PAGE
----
Ella Enchanted (Ireland/ UK/ USA, 2004)
Directed by Tommy O'Haver
Starring Anne Hathaway, Hugh Darcy, Cary Elwes, Steve Coogan
British films often have a reputation for being creaky, twee and altogether more modest than their American counterparts. Ken Russell's mother used "a British picture" as shorthand for any film that was drab and dreary, in contrast to the glossy Stateside offering available when she made those comments in the 1930s. Sometimes critics on this side of the pond attempt to embrace, defend or reappropriate this creakiness, usually as a defensive criticism of Hollywood. We defend films that don't quite work on the grounds that at least they're not as sanitised, manicured and anodyne as American fare.
Stardust, another British (or part-British) film in which the somewhat second-rate production values are ultimately trumped by our empathy for the characters. Purely on a cast level, Ella Enchanted boasts a slightly more A-list roster, with future Oscar winner Anne Hathaway in the lead and fantasy veteran Cary Elwes as our villain. But Stardust is drawing from the well of fantasy tropes more deeply and affectionately, while Ella Enchanted is essentially a romantic comedy in a period frock, with magic.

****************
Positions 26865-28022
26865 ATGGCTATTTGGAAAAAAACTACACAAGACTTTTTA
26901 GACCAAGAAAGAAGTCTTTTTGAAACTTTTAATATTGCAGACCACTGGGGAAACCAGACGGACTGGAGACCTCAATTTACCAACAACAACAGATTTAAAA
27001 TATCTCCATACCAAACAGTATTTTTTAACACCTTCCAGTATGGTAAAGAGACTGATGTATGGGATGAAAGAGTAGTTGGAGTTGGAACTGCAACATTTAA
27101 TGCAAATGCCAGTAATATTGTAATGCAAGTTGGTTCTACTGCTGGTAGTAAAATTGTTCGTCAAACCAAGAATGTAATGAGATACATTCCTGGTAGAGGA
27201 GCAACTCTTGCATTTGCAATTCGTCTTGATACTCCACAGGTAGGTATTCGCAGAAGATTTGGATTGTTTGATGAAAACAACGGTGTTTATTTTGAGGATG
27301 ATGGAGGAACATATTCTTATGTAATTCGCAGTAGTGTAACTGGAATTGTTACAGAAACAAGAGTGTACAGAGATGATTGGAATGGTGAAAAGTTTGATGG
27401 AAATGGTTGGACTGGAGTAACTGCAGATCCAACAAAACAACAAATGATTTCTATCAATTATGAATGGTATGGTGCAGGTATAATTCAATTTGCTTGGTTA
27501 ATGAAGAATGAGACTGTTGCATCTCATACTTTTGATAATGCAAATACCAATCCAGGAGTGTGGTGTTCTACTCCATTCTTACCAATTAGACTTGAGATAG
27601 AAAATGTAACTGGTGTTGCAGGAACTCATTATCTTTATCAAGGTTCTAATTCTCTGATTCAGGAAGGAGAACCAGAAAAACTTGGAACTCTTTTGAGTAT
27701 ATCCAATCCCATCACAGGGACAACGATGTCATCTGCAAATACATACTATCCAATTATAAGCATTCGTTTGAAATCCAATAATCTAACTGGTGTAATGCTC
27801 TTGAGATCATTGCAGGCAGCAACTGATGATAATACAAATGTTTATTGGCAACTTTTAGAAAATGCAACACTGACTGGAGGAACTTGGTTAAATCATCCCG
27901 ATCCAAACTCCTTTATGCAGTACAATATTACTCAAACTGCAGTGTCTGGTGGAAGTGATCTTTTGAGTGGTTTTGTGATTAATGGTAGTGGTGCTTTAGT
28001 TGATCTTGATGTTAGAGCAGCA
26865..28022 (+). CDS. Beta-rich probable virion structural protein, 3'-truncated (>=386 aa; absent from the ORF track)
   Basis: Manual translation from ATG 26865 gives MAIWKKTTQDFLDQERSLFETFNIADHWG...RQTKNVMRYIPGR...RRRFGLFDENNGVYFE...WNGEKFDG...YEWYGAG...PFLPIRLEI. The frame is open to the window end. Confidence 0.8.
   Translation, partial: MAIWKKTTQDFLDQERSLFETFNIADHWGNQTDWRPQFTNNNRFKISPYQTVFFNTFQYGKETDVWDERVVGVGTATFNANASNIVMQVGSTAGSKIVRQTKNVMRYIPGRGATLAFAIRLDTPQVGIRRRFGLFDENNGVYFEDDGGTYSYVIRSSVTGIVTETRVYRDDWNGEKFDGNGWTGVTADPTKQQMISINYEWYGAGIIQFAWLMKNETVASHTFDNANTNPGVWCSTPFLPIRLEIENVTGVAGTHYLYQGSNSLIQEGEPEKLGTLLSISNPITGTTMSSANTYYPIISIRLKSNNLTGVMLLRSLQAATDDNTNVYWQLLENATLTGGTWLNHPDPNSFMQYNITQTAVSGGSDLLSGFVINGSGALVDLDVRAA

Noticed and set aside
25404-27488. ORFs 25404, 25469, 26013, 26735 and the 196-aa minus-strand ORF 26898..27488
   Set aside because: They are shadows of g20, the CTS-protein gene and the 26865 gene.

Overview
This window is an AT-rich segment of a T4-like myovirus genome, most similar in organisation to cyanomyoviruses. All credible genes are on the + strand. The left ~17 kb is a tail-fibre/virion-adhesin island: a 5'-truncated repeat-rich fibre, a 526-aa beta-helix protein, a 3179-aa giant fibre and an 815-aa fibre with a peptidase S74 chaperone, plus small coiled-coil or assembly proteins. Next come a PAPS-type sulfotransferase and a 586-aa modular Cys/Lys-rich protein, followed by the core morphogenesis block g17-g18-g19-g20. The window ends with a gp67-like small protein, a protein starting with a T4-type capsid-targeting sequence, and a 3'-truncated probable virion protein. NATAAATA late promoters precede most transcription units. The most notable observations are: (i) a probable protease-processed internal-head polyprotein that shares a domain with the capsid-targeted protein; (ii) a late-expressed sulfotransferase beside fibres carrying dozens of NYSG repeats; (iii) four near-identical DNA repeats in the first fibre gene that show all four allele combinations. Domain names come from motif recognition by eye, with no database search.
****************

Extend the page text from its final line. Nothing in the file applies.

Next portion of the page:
Cinderella, and there are vague nods to Snow White and Sleeping Beauty when the lovers first meet. But the film doesn't act too deferentially towards these elements, putting a sense of fun over any form of fidelity.
The Princess Bride, it ends up wanting to have its cake and eat it, and it isn't as funny or as well made as Rob Reiner's film.
Get Over It, he does give his female lead the room she needs to express herself; like Kirsten Dunst, Hathway's presence gradually grows and her comedic potential increases as the film goes on. It's not exactly a career-making performance, nor is she playing against type in her Princess Diaries period of roles. But she's charming and capable, and does manage to carry the story on her own.
East is East would lead us to expect, and Eric Idle's narration is as flat and superfluous as his Stardust counterpart.
NEXT REVIEW: Sabrina Goes to Rome (1998)